Supreme Court Justice Potter Stewart famously said about obscenity, "I know it when I see it". This often seems to be the case with many credit union decision makers when asked to define Business Intelligence (BI) requirements.
Consider this common scenario: an innovative credit union executive champions the BI concept. The executive points out all the flaws in organization’s current reporting and analytics. Then, showing examples of how BI is revolutionizing performance in other industries, secures budget dollars for a BI initiative.
The BI project is kicked off with great expectations. The first step is to define requirements for improved reporting and analytics. Analysts fan out into the business units to gather requirements only to find that the producers and users of current reporting and analytics are hard-pressed to define solid requirements. The project stalls because the expected “demand” does not materialize. The “wins” resulting from the project are fewer than predicted and the entire effort is judged to be a disappointment.
Was the promise of BI false? Not really. The problem was the way the project was managed.
Credit unions undertaking such projects need to understand a unique characteristic of Business Intelligence: users know they need improved reporting and analytics but often have a difficult time defining what they want.
To avoid the requirements “trap”, credit unions need to consider these three best BI project management practices.
#1 - Avoid the “Big Bang”
Trying to “do it all at once” is simply too risky. Most credit unions are new to BI. Breaking the big project into smaller pieces is a better strategy to maximize organizational knowledge about BI.
Choose an area generally acknowledged to be a “pain point” and is relatively well-understood in terms of what needs to be done. Creating a first project that properly balances these two criteria will allow the credit union not only take on a less difficult requirements challenge. It will also increase the chance of achieving a “win” that will support further funding.
#2 – All the Data
Once a “right-sized” project is defined, it is critical that as much source system data be made available as possible. The usual mechanism for this is extracting source data and loading it into an Operational Data Store (ODS) that is easily accessed by the BI system. The typical process simply replicates the source system tables in the ODS environment.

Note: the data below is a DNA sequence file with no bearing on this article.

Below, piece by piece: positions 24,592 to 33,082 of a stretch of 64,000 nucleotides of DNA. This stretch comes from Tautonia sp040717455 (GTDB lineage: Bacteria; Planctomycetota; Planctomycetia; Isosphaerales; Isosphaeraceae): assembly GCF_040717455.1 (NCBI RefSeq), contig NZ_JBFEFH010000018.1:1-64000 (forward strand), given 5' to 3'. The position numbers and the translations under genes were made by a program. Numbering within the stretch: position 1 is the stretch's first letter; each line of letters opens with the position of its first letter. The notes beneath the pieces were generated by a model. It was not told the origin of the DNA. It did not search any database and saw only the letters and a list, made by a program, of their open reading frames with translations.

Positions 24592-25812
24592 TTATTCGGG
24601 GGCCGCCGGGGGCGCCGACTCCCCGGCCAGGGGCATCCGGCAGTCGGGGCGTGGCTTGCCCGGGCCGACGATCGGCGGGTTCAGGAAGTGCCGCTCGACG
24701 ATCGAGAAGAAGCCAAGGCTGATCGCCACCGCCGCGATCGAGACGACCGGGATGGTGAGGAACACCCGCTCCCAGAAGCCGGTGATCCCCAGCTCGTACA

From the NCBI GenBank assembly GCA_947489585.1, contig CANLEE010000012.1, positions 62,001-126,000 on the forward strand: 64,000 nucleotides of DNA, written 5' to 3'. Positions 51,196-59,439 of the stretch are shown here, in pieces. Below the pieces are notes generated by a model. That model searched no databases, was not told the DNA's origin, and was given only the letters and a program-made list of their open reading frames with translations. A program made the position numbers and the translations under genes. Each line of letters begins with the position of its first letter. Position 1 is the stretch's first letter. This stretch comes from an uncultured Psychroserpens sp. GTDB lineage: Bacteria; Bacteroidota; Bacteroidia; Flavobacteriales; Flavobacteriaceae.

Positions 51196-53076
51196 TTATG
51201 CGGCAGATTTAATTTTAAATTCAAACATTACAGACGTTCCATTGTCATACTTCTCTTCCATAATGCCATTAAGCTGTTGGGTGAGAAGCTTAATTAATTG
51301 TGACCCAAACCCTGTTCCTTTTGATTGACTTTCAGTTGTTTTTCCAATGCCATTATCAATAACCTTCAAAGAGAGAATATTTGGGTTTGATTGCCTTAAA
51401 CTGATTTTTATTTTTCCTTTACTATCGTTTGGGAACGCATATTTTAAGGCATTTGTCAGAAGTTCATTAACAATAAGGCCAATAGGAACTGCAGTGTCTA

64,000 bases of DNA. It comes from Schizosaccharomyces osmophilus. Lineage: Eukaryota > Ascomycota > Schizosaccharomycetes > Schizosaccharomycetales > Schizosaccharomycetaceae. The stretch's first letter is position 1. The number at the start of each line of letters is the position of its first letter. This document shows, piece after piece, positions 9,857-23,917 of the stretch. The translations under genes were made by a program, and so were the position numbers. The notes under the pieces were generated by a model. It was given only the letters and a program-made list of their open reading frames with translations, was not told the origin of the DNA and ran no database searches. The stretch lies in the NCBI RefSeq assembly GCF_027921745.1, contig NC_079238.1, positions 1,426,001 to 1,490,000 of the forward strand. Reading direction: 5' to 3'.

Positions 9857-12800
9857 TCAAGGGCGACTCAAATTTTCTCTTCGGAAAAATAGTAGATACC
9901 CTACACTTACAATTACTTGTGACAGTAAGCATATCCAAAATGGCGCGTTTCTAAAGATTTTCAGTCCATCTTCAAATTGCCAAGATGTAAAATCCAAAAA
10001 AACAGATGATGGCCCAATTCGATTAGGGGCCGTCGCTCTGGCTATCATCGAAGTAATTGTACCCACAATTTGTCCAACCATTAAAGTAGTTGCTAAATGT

Providing as much source data as possible in the ODS at the outset of the project creates a foundation for the rest of the requirements process. It reduces the risk that re-work will be necessary to bring more data into the ODS later in the project.
While bringing in “all the data” can seem like a large expectation, the project “chunking” strategy described in practice #1 will help to keep the volume of data to a manageable amount.
#3 - Prototype Power
Even with a smaller project, gathering adequate requirements can still be a problem. To support users in this process, experienced BI project managers build in multiple iterations of requirements gathering. For example, rather than trying to define the perfect report, users should be encouraged to start by defining a minimal set of requirements.
As quickly as possible, these requirements are translated into a rough report to be reviewed by the users. With a tangible artifact to evaluate, they are encouraged to specify corrections and enhancements that serve as input to the next version of the report. This practice is “I Know It When I See It” in action.
This iterative process continues until the project manager negotiates a “good enough” decision with users and sponsors to ensure project timelines and budget are not exceeded.
Such prototyping is supported by practice #2. The probability that previously undiscovered reporting requirements can be quickly prototyped is increased because most, if not all, source data is available.
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It seems illogical that important BI initiatives should so often start out with a lack of clear requirements. Yet, experienced professionals know how to manage this unique characteristic using these three best practices to decrease risk and thereby increase the probability of project success.